Note: I wrote this a while ago, but decided not to post it because while the lame-o ASCII diagrams looked great in emacs (not a lot of inter-line space) they somehow look much worse in HTML/web browsers). But then I saw prole's WU, and she talked me into it...
No, this isn't about what you were thinking.
This node is about how to literally sleep together: how to
manage it when it's not just you in the bed. Sex, what you probably thought
this was going to be about, is no problem in a small space. However, it's
another thing entirely to try to snuggle up on a twin-size Sealy posturepedic
afterwards and get in a good night's snooze.
As anyone who has ever tried this knows, it's not easy. Since we have
a healthy number of college-age-and-below noders, maybe some of you have
never attempted a full night's sleep with another person, even if you've
had a go at the sex part already. In any case, the strategies listed
below are going to be of use to you if you look anything like this lying
on top of your bed (#include standard disclaimer about bad ASCII graphics):
| O |
| | |
That's a standard twin (single) bed, and as you well know there's
not a lot of extra room for that special someone. It helps if you push
the long side of the bed up against a wall, so there's at least one side
that prevents you from falling off, but at the end of the day it's not a
lot of space to share. When you get out of dormitory beds into the
wide world and start earning your own keep, you will want
to invest in a proper queen- or king-size bed, which looks more like this:
| O O |
| | | |
| \\ \\|
Plenty of room there for company. With such a spacious bed, the two
of you have enough room to sleep entirely separately if you want to, or
can begin the night in a snuggle and then push away and retreat to separate
areas after one of you begins to snore, an arm falls asleep, etc. But
for now, you've got two people in a bed designed for one, and you need to
bring a little creativity to bear.
Here are the four canonical positions for small-bed sleeping. The language,
on purpose, is entirely gender- and orientation-nonspecific:
Position 1: The Facing Embrace
Persons A and B sleep on their sides, facing one another, like a hug
frozen midway through. This seems at first brush to be the most intimate
of sleeping positions, and it's what almost everybody seems to try first,
but physically and logistically it is a horrible mess:
- your top arms have trouble making their way around each other, and
the bottom arms near the mattress compete for the same space.
- your torsos get none of the lateral support that is built in to the
Spoon Position (see below), so if you don't sleep well on your side you're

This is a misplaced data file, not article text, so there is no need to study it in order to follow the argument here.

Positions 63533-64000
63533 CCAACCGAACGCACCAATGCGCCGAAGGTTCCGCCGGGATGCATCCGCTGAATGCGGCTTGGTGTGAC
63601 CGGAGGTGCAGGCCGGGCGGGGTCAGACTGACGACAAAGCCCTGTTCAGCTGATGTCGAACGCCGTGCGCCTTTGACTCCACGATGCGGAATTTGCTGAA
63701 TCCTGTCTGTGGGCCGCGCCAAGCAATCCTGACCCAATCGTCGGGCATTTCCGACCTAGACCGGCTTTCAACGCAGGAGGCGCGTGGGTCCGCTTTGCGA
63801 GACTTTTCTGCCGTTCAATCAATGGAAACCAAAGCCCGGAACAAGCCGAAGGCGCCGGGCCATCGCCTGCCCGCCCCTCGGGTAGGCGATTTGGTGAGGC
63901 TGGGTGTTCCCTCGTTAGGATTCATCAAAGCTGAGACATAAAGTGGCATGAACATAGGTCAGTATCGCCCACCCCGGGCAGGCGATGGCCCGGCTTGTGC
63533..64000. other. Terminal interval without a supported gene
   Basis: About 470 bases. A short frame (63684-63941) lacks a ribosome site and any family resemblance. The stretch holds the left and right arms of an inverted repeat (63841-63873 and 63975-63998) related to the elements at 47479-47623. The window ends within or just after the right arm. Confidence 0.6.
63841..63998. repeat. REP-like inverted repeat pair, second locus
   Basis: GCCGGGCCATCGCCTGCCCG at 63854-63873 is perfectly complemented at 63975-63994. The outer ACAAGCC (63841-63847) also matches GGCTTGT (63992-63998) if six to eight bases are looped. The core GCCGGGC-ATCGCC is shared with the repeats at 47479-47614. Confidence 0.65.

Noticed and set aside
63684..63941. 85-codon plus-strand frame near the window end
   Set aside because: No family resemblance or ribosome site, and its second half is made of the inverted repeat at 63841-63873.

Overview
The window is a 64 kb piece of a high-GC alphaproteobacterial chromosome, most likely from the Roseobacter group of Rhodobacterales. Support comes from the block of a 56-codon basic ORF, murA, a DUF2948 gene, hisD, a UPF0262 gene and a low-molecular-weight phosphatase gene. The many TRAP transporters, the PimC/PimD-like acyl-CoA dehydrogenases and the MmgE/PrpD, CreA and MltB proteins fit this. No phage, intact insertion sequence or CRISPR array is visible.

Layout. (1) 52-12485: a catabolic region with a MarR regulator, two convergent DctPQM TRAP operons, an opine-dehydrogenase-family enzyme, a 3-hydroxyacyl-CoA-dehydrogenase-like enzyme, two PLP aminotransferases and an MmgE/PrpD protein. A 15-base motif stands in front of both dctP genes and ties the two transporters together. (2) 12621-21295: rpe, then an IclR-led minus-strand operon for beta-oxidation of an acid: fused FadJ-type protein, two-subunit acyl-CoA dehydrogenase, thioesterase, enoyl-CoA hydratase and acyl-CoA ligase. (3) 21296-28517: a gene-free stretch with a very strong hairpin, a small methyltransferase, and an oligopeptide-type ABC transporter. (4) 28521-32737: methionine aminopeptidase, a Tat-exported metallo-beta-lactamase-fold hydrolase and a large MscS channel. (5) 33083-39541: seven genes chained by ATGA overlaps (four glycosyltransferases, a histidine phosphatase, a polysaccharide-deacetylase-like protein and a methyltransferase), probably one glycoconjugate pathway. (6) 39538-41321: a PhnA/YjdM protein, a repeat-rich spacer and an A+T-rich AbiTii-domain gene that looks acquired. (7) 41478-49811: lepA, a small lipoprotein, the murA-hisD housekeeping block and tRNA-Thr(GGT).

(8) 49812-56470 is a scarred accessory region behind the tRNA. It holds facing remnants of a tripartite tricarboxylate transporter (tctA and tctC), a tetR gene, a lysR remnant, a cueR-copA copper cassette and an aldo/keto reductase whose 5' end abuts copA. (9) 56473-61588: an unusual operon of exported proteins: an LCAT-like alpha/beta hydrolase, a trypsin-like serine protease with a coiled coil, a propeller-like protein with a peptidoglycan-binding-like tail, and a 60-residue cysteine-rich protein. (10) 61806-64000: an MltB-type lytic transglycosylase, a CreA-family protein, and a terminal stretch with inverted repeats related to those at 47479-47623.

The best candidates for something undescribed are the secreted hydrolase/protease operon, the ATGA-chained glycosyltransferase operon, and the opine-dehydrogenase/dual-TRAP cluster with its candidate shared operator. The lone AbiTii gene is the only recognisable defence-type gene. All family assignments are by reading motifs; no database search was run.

going to be uncomfortable after a while.
- you are facing each other, and breathing into each other's faces.
If the two of you don't go to sleep simultaneously this can be distracting
to the person left awake, who is getting rhythmic blasts of air in
his or her face. And this is assuming your partner's breath is pleasant,
and neither of you had the twelve-garlic chicken for dinner...
The facing embrace can be made to work if one person is substantially
shorter than the other, but in that case the Shoulder Snuggle, below,
is much more suitable.
Position 2: The Shoulder Snuggle
This one works especially well if the top person, B, is smaller in size
than the bottom person, A. A is lying on his/her back. B snuggles in from
below and to the right and extends the left hand over A's stomach, then
rests his or her head in the pocket between A's neck and shoulder (just
above the breast). This is extremely comfortable when done correctly,
and the rhythmic breathing of either party can be incredibly relaxing.
One drawback is that improper positioning can cut off the blood supply
to B's left arm. This does succeed in putting B's *arm* to sleep, of course,
just not the rest of his or her body.
Position 3: The Spoon Position
The most compact and small-bed-friendly of the sleeping positions. A
and B sleep on their sides, facing the same direction and "stacked"
like spoons. The front person (A) sleeps sideways in almost a fetal position.
B snuggles up from behind, with B's top arm over A (under or below A's top
arm and then over the stomach/torso), and the bottom arm resting on the
mattress in the small space between A and B. Legs are slightly or pronouncedly
bent, with B's legs scooting in behind A's. Some people can sleep with B's
right arm extending out to the right, but other people find this puts undue
strain on the lower back.
Position 4: Head to Toe
Participants sleep on their sides (facing away from each other) or on
backs/stomachs if room allows, with heads on opposite ends. This
is recommended only under the following conditions:
That, in my experience, is basically an exhaustive list. Let me know
if I've left anything out, and pleasant dreams to all.